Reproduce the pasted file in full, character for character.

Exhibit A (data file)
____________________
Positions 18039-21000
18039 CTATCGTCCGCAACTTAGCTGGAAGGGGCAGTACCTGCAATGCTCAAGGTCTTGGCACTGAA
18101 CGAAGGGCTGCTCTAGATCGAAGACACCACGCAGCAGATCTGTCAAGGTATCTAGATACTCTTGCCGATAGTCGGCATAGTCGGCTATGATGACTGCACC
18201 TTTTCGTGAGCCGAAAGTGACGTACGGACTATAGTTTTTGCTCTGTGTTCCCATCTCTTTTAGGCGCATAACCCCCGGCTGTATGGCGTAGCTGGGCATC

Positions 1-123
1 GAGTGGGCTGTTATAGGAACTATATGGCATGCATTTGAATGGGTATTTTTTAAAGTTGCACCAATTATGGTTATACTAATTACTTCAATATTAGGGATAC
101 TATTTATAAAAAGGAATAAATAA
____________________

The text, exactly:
Positions 18039-21000
18039 CTATCGTCCGCAACTTAGCTGGAAGGGGCAGTACCTGCAATGCTCAAGGTCTTGGCACTGAA
18101 CGAAGGGCTGCTCTAGATCGAAGACACCACGCAGCAGATCTGTCAAGGTATCTAGATACTCTTGCCGATAGTCGGCATAGTCGGCTATGATGACTGCACC
18201 TTTTCGTGAGCCGAAAGTGACGTACGGACTATAGTTTTTGCTCTGTGTTCCCATCTCTTTTAGGCGCATAACCCCCGGCTGTATGGCGTAGCTGGGCATC

Positions 1-123
1 GAGTGGGCTGTTATAGGAACTATATGGCATGCATTTGAATGGGTATTTTTTAAAGTTGCACCAATTATGGTTATACTAATTACTTCAATATTAGGGATAC
101 TATTTATAAAAAGGAATAAATAA